Every filmmaker has their own personal vision and a unique inner drive that propels them to tell the types of stories they bring to the screen. For Mexican director Alma Jiménez Ochomogo, it comes down to stories that will emotionally impact the audience in hopes of transforming the way they see the world around them.
Still of actress Mariah Astarta in "Hollywood"
Ochomogo’s recent film “Hollywood” is an avante-garde compilation of still images that, as she puts it, tells a story of ‘the pressure of dreams in the place of eternal youth.’
“My inspiration behind ‘Hollywood’ came from small experiences that I had when I first arrived to the EU. It always struck me how the perception of my appearance changed. In Mexico, when I looked in the mirror and compared myself for example to the rest of the people in the gym classes, I looked athletic and thin. When I got [to Los Angeles] and I saw myself in the mirror and saw others, I did not see myself the same,” explains Ochomogo. “My appearance was the same, but the people around me changed and therefore, my perception of myself too. That was the inspiration for Hollywood; the subject of the film is how the environment changes your perception.”
Chosen as an Official Selection of the Miami Independent Film Festival where it screened last month, “Hollywood” follows Niki Sanders, an actress trying to make it in a town where small flaws, such as her barely visible smile lines are singled out, leading her to question her worth in an industry where youth seems to be the only thing of value.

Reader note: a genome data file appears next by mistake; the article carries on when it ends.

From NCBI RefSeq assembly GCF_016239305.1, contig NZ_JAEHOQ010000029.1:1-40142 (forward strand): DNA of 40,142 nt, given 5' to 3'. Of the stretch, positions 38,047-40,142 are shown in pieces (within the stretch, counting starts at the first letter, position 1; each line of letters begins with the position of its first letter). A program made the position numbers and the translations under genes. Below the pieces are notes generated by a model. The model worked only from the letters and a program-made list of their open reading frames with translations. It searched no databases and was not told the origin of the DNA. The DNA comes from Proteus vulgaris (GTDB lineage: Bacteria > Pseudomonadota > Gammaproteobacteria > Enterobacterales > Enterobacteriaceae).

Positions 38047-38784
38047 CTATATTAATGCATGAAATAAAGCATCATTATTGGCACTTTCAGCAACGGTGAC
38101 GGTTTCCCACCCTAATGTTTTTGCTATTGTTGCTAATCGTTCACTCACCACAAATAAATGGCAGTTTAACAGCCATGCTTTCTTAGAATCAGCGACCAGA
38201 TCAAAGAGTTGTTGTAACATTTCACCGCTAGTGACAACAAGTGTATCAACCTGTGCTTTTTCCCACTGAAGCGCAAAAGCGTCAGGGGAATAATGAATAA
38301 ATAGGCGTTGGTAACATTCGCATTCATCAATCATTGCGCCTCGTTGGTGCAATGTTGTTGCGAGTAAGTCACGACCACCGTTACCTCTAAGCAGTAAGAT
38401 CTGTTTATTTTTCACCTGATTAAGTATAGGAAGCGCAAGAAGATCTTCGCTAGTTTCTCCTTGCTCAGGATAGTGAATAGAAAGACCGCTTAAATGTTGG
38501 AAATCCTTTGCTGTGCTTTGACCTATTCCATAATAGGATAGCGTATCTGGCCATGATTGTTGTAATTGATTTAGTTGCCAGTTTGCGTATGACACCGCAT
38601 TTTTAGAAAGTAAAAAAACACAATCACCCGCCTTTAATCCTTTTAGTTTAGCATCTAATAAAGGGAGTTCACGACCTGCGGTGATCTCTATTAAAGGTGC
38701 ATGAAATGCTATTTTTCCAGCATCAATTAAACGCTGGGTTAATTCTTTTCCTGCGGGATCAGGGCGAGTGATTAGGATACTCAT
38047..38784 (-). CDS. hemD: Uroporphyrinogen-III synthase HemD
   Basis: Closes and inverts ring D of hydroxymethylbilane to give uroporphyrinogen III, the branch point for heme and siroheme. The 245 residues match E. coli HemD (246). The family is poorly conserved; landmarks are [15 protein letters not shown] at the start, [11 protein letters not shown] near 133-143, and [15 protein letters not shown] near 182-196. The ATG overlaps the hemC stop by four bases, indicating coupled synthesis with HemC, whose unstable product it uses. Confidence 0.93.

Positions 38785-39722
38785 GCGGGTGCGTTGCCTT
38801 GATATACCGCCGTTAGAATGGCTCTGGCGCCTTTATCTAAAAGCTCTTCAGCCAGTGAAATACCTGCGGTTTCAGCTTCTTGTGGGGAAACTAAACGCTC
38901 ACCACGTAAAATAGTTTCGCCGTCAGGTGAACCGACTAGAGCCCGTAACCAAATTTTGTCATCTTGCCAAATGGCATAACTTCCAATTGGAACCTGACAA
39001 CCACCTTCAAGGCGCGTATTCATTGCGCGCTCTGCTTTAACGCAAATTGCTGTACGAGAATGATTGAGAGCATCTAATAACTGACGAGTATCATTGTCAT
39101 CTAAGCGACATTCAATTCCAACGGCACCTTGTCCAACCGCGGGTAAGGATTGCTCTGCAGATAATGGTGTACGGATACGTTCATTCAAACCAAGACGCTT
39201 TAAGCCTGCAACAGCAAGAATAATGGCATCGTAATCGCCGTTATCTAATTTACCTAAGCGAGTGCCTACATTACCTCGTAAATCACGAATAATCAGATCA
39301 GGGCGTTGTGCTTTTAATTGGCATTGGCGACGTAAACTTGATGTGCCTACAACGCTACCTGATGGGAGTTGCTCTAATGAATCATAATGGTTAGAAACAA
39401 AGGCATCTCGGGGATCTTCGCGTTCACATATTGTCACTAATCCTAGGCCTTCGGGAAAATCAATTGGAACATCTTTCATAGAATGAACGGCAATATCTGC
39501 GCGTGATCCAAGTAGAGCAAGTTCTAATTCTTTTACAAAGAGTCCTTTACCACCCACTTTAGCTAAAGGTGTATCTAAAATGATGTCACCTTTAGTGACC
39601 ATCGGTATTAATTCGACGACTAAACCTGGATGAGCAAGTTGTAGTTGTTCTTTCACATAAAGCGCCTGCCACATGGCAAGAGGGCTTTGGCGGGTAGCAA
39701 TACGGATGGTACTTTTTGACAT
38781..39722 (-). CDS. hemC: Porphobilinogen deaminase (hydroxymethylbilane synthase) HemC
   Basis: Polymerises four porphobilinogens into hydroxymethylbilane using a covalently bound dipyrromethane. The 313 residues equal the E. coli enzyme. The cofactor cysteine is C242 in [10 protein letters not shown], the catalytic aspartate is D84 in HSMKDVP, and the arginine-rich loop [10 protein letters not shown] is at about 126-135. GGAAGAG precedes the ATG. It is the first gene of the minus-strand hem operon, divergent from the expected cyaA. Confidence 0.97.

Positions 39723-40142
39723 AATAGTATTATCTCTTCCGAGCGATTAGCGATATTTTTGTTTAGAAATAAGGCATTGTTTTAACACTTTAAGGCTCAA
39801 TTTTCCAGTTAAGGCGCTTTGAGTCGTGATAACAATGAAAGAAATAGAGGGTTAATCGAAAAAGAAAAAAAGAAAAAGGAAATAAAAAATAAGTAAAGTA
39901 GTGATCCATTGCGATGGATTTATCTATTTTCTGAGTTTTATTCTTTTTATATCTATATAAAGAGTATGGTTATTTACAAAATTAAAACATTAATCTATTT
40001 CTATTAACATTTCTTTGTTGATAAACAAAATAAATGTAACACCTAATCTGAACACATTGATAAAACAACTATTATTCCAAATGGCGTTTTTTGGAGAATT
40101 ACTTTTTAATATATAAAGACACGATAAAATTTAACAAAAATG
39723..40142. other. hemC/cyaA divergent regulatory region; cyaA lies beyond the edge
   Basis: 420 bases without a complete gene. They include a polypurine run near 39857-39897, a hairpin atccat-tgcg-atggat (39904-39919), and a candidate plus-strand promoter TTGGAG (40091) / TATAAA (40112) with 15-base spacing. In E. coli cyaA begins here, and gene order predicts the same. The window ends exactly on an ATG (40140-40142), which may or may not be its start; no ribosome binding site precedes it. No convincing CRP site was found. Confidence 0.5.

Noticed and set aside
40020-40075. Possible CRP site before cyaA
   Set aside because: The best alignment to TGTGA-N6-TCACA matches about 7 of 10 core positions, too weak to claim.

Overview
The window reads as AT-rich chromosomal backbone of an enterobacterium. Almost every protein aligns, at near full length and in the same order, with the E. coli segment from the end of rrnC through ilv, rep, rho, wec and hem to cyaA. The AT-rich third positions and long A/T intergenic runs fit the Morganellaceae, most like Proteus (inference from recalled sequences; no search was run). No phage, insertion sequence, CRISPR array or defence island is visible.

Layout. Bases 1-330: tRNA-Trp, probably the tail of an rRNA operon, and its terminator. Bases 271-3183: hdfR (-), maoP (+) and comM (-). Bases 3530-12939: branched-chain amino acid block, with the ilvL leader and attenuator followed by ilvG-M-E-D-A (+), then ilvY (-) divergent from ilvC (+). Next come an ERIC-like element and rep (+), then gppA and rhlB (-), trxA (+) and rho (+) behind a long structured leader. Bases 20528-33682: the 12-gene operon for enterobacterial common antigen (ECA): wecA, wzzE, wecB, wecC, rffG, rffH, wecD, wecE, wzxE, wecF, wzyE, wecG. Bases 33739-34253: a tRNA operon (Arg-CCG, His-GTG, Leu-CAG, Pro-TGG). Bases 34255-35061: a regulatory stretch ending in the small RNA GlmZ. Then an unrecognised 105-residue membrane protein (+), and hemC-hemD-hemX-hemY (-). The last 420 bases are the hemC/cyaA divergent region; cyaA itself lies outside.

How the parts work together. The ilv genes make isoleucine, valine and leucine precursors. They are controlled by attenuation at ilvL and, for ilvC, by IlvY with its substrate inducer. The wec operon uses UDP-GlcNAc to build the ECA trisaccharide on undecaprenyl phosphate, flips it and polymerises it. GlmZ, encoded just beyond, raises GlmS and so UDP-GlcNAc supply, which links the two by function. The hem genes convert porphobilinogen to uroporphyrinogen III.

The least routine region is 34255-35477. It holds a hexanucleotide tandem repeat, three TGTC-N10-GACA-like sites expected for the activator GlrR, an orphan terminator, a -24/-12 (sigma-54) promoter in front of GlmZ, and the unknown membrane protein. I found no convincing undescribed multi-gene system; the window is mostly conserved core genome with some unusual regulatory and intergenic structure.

Ochomogo’s filmmaking style centers on bringing to life the types of stories that lead viewers to contemplate their personal perspectives, as well as the lives of those who often fall outside the scope of the ‘norm,’ something that is easy to see from her collective body of work to date.
She admits, “I don’t think there is any filmmaker that doesn’t want to have an effect on people. For some reason, I’m attracted to characters that seem to be on the edge of society. I think one of the reasons is, curiosity of course, but because I feel the need to show them, to make them visible so people can empathize with them.”
From the poignant tale she depicts of a transgender actress in the film “The Play,” which was chosen as an Official Selection of the UK’s Transforming Cinema Film Festival, Los Angeles Women’s Only Film Festival, Los Angeles CineFest and the Hastings Film Fringe Festival, to the dramatic and heart-wrenching film “Monster,” her films are riddled with provoking messages.